Clearly, GM had a target on its back. What’s that saying? “Hell knoweth no fury” like the scorned owner of a lemon… or something like that.
Haywood sued GM in federal court, claiming race discrimination, defamation and tortious interference. The federal court dismissed the discrimination claims and then declined to exercise jurisdiction over the state law tort claims. Incidentally, that jurisdiction decision by the federal courts is becoming more common.
So, Haywood brought the state law claims in Macomb County Circuit Court. Rather than answering the complaint, GM immediately moved for dismissal, arguing the statute of limitations defeated the defamation claim (which is one year for anyone who is curious) and that the claim had not been pleaded with sufficient specificity.
As to the tortious interference claim, GM argued that it was preempted by Section 301 of the Labor Management Relations Act and, therefore, it was also time barred by that law’s six-month limitations period. The circuit court granted GM’s motion. Haywood appealed.
The Michigan Court of Appeals reversed the circuit court’s dismissal. While the analysis concerning the defamation claim is just riveting for a legal geek like me, I won’t bore you with the details of the fraudulent-concealment discussion. I want to focus on the court’s ruling as to the intentional interference claim because this is a more interesting possibility for your company.
Tortious interference with a business relationship requires proof of: (1) a valid business relationship or expectancy, (2) knowledge of the relationship or expectancy on the part of the defendant, (3) an intentional interference by the defendant inducing or causing a breach or termination of the relationship or expectancy, and (4) damages.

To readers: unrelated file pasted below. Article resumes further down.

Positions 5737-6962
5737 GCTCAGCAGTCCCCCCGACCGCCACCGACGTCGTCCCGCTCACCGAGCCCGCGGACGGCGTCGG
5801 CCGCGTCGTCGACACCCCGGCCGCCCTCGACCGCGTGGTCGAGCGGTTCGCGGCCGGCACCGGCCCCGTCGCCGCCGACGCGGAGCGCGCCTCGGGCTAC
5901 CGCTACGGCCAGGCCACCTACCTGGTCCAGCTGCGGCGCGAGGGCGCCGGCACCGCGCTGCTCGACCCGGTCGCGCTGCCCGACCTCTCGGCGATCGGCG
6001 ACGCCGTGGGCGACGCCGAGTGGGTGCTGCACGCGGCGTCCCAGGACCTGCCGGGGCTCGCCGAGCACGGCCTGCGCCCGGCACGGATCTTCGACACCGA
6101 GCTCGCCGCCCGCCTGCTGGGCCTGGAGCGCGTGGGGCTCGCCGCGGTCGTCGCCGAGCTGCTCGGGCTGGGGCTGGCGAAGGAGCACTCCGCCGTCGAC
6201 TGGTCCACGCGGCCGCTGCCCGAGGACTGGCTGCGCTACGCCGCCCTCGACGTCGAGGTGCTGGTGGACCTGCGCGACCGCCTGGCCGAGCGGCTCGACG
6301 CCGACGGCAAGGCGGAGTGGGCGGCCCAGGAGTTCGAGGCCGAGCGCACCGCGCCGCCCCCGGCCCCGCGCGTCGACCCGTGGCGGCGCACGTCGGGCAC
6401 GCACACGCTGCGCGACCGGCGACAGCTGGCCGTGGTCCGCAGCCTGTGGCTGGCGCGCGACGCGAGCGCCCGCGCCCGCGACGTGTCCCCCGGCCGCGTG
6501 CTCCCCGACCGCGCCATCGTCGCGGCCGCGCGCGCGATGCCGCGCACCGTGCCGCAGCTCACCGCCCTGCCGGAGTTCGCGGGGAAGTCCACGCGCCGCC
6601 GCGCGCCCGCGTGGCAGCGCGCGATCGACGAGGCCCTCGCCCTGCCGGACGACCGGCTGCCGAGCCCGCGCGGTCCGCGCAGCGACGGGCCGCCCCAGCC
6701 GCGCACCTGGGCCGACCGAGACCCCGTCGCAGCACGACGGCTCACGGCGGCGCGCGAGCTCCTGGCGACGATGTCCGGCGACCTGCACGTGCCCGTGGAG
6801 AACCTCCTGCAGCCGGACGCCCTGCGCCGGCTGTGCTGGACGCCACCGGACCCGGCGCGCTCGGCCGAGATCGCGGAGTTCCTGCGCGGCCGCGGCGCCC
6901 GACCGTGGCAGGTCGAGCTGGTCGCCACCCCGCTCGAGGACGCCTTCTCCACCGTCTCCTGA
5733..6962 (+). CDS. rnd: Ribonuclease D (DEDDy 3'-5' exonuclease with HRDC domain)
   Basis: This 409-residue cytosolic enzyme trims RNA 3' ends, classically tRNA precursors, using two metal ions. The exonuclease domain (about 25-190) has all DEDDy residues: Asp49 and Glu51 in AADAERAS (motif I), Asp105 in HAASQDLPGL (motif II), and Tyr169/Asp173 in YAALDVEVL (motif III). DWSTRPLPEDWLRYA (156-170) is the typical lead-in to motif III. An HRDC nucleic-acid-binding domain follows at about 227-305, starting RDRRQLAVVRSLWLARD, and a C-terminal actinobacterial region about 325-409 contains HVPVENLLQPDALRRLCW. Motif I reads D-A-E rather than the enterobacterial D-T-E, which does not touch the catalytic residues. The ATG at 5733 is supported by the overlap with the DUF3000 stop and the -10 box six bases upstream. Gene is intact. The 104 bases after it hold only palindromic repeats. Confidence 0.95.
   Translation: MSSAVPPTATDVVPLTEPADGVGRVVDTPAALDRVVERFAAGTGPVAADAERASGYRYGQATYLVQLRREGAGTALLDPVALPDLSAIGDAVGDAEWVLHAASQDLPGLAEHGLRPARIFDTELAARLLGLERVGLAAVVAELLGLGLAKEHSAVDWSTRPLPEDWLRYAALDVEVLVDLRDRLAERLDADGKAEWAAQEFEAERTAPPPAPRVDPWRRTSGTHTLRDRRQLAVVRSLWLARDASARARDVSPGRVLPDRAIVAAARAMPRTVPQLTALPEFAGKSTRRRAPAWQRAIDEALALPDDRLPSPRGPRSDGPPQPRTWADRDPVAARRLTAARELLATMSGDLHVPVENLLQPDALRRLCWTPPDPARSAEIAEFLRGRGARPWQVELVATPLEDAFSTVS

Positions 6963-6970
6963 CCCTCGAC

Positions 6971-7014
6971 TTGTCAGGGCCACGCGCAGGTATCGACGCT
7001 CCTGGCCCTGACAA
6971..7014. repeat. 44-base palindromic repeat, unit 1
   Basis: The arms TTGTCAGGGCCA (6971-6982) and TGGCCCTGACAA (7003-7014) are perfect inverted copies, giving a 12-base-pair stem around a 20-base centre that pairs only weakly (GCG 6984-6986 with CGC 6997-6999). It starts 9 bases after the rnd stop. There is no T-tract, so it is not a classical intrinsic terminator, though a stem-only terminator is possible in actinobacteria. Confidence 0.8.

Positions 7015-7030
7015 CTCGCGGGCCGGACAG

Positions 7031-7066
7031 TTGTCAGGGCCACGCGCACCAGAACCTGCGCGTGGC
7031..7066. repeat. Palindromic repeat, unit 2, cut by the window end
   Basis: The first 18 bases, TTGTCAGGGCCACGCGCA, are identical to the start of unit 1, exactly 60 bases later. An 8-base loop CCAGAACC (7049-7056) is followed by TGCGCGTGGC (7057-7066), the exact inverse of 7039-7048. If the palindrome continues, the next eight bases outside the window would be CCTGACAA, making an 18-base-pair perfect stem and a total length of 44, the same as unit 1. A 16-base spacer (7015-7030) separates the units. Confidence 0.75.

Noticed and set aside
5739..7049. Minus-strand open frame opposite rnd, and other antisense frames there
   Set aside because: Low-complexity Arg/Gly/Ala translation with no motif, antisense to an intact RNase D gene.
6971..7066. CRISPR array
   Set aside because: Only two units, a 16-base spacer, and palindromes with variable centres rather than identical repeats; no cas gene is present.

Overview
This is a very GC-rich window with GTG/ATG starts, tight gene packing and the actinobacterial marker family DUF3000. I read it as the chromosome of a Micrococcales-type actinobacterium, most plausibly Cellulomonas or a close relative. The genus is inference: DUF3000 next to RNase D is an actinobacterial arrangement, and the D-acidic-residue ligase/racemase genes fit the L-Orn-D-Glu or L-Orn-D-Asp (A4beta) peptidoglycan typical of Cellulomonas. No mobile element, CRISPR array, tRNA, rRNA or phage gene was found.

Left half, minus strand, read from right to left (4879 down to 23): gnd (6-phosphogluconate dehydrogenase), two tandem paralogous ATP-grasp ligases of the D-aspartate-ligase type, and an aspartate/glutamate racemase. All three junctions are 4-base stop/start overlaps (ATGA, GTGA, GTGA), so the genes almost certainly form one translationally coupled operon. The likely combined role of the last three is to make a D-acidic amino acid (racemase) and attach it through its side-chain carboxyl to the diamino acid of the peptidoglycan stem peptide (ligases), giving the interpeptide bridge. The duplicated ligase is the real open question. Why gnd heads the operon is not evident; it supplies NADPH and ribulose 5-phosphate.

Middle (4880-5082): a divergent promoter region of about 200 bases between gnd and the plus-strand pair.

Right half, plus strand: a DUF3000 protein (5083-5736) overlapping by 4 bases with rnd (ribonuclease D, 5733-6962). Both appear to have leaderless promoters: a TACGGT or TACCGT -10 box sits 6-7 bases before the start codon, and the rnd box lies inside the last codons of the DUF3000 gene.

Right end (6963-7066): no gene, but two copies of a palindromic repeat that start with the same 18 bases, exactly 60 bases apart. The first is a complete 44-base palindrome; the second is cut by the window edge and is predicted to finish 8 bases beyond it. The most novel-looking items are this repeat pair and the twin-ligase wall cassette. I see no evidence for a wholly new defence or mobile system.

I have threatened to bring these claims on behalf of clients who have a non-competition agreement when a former employee begins working for a competitor. In such cases I write the former employee and the new employer, include a copy of the non-competition agreement and demand that the relationship end. This provides the new employer with knowledge of my client’s contractual right with its former employee and a warning that, by employing that individual, the competitor is interfering with that contract.
But in this case, the claim arose in a different context. Here, Aramark provided custodian services to GM. When GM banned Haywood from all of its facilities, the circuit court reasoned that Aramark could have transferred Haywood to a different client.